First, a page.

Was Number Plate AB 1 Undersold Yes It Was
police boss has been accused of short changing his force after he sold off a rare number plate for hundreds of thousands of pounds less than its market value to a former chief constable.
John Campion, who was elected Police and Crime Commissioner for the West Mercia force last year, put the AB1 plate - which had adorned police vehicles in the region since 1904 - up for sale in a bid to raise funds for his cash-strapped force.
It was bought for £160,000 by West Mercia's former Chief Constable, Paul West, who made a private bid rather than go through an authorised dealer.
But questions have been raised over the sale after it emerged that the rare plate could actually be worth in excess of £500,000.
Local politicians have now accused Mr Campion of selling off the “family jewels for a knock down price” and securing a terrible deal for local taxpayers.
Personalised number plates have soared in value in recent yearswith the most sought after registrations being snapped up by wealthy celebrities, sports stars and business people for hundreds of thousands of pounds.
West Mercia’s AB1 plate had traditionally been used on the Chief Constable’s car, but was removed six years ago for security reasons.
Following Mr Campion’s election as the Conservative PCC last May, he decided to put the plate up for sale, ignoring complaints from many serving and retired police officers that it was part of the force’s proud history and was not his to sell.
Despite being advertised with a guide price of £175,000, Mr Campion accepted a lower offer after cutting out the dealer.
But the final price has sparked widespread anger after it emerged that the plate could have actually fetched more than three times as much.
Alan Hebbs, who works for the plate dealer, Mark Hunt, said: “If they were trying to raise money for the force they have not done a very good job as they have done themselves out of a couple of hundred thousand pounds.
“The AB1 plate is as rare as you can get and it is like owning a piece of fine art or a valuable antique. The AG1 plate is on sale at the moment for £500,000 that is arguably not as desirable as this one.
“It will only increase in value and in a couple of years it could be worth as much as £700,000.”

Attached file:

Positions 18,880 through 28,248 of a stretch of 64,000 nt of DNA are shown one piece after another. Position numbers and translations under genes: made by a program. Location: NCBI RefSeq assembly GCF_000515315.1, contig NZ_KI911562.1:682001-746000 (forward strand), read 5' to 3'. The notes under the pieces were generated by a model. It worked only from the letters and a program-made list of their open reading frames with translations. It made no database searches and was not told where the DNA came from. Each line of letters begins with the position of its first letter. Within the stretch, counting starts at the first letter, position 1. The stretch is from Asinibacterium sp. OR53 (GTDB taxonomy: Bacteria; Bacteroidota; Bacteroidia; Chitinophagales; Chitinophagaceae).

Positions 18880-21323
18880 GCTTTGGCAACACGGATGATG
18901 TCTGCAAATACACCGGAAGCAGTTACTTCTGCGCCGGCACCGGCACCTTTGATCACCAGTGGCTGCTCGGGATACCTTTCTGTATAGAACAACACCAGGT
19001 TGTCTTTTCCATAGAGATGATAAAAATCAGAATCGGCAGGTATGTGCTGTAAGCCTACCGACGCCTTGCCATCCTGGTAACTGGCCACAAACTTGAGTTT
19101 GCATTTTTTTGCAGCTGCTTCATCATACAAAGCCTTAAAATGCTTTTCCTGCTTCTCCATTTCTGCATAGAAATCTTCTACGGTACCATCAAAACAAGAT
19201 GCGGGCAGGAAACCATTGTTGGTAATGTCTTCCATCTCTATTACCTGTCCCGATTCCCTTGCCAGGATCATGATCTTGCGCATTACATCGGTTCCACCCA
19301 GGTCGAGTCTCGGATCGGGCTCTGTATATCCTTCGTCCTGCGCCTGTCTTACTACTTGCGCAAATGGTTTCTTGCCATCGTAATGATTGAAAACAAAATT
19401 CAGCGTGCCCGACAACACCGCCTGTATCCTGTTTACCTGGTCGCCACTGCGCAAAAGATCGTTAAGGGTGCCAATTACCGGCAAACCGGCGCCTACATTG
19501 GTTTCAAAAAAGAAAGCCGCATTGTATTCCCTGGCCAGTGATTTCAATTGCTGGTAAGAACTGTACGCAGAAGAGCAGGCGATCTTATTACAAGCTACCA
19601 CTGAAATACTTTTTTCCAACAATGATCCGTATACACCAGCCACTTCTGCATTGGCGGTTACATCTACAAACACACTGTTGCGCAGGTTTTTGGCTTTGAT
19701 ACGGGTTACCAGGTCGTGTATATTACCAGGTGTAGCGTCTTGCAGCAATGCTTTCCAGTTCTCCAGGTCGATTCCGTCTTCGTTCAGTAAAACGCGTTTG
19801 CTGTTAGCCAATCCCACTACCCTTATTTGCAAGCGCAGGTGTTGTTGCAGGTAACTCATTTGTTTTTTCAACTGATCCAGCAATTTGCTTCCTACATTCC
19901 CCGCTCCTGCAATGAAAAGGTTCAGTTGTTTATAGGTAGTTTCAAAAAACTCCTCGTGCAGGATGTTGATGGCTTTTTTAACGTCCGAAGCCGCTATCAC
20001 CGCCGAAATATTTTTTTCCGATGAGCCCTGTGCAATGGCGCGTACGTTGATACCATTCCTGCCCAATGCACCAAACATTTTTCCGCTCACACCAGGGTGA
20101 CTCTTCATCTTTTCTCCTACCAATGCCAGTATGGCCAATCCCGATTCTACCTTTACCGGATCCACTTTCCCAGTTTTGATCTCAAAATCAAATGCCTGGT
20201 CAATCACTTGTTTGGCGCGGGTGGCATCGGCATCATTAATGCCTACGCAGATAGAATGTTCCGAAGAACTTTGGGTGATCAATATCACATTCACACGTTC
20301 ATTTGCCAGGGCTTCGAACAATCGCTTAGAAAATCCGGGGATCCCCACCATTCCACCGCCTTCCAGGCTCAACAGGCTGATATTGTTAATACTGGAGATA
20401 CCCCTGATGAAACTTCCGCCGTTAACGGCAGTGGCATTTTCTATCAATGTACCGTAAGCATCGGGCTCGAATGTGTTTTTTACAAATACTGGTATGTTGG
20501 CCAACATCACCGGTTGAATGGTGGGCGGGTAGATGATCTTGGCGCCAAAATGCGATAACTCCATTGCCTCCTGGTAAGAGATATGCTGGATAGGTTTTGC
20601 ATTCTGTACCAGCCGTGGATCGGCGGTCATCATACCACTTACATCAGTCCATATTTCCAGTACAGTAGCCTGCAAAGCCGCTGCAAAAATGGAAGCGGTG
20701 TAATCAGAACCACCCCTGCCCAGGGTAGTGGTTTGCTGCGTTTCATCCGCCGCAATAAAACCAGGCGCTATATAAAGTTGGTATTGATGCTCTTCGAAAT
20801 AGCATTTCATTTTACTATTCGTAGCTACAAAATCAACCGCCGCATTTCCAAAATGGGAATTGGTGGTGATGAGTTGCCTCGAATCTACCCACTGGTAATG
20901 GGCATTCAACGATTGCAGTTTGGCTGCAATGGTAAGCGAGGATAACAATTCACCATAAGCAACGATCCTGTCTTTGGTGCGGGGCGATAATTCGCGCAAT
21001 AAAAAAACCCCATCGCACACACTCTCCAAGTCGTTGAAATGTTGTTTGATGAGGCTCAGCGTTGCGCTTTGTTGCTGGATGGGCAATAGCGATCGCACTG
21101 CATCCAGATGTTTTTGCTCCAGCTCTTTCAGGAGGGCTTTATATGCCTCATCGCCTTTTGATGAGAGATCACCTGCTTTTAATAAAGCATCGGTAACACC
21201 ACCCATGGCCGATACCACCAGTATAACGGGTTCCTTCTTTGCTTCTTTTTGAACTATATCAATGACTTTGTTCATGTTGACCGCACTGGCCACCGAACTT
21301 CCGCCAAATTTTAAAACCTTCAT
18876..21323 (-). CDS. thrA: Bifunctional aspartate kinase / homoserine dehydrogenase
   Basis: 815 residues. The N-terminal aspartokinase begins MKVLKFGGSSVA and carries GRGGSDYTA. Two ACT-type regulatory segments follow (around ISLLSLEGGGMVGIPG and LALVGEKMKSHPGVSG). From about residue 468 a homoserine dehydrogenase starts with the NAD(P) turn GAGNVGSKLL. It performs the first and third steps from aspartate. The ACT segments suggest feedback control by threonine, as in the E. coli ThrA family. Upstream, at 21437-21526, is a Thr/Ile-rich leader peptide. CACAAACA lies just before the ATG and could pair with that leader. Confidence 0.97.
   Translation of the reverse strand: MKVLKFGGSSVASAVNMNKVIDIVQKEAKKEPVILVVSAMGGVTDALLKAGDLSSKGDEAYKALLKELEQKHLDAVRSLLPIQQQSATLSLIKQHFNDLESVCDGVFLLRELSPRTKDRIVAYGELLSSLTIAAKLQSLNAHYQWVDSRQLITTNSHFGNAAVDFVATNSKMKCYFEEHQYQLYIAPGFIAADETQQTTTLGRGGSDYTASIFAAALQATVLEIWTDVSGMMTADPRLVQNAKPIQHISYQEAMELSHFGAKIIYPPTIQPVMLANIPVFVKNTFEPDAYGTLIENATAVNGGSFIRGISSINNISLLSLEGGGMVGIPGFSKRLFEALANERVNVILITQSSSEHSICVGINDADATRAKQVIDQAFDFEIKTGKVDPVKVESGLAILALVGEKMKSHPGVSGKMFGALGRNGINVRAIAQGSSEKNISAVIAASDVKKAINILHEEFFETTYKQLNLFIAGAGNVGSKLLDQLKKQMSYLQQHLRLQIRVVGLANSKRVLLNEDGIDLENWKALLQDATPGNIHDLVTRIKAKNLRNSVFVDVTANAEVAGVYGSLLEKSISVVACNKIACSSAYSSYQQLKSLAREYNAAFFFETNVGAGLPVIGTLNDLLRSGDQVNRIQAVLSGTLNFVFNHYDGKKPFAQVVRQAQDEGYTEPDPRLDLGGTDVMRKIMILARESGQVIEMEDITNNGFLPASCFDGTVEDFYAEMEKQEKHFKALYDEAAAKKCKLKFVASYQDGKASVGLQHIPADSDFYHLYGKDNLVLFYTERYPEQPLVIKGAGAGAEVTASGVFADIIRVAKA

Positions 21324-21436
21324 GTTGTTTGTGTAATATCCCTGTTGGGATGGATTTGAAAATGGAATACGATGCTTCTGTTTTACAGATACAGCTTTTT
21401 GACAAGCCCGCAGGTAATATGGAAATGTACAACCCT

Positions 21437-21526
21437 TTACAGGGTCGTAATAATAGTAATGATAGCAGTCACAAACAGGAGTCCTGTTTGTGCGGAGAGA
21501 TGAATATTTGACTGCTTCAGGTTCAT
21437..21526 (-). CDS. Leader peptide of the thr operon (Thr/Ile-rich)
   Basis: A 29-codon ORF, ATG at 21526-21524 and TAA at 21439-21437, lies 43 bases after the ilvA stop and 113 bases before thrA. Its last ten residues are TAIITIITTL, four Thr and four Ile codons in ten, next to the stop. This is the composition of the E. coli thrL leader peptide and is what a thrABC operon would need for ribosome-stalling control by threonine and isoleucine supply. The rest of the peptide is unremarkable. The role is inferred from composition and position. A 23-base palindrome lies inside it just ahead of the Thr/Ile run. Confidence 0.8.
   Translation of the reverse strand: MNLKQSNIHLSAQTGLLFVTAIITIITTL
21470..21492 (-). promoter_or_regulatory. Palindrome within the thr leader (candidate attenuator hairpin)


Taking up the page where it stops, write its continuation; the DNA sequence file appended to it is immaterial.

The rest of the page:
Last night Mr West, who was Chief Constable of West Mercia Police between 2003 and 2011, insisted he had purchased the plate because he did not want to see its connection to the force lost forever.
He told the Telegraph: "I was not in favour of the decision to sell the number plate in the first place and I would never have agreed to it being sold in my time in office, but after a number of people told me that they had seen it being advertised I sat down with my family and we discussed making an offer.
"I had the AB1 plate on my official Police Authority owned car for eight years when I was Chief Constable, and so have a very personal connection to it.
"As it happens, I have owned personalised number plates for over 25 years and so I understand how the business works. The plate was advertised on the open market for sale through a dealer, who obviously would have taken a significant commission for the sale.
"I decided to make a direct offer to ensure that if the offer was accepted, all of my money would go to West Mercia for the purposes of policing and none would be wasted in commission for a straightforward transaction that involves nothing more than a signature on a document.
"The only figure that was being talked about in the media at the time I made my offer was £175,000. Whilst I am not willing to divulge what I paid, I am quite happy to say that the offer I made was for more than West Mercia Police would have received if AB1 had been sold for £175,000 minus any dealer’s commission.
“Once you’ve bagged that number plate – if it’s a good one it adds value to it. Some are iconic and will be sought after. Some of the best are simple but exquisite.”
The biggest went for £180,000 in May last year – for KR15 HNA – which was a new British record for the most expensive current style personalised registration plate.
Today, plates with just one number and two letters cost an estimated £60,000, 20 times more than the early 1990s, when drivers could expect to pay somewhere between £3,000 to £5,000.
A DVLA spokesman said: “Many people enjoy displaying a personalised registration number and the general sale and auctions remain extremely popular with the public.
“Since we began selling personalised registrations we have raised around £2.3 billion and all the money raised is passed to the Treasury.”
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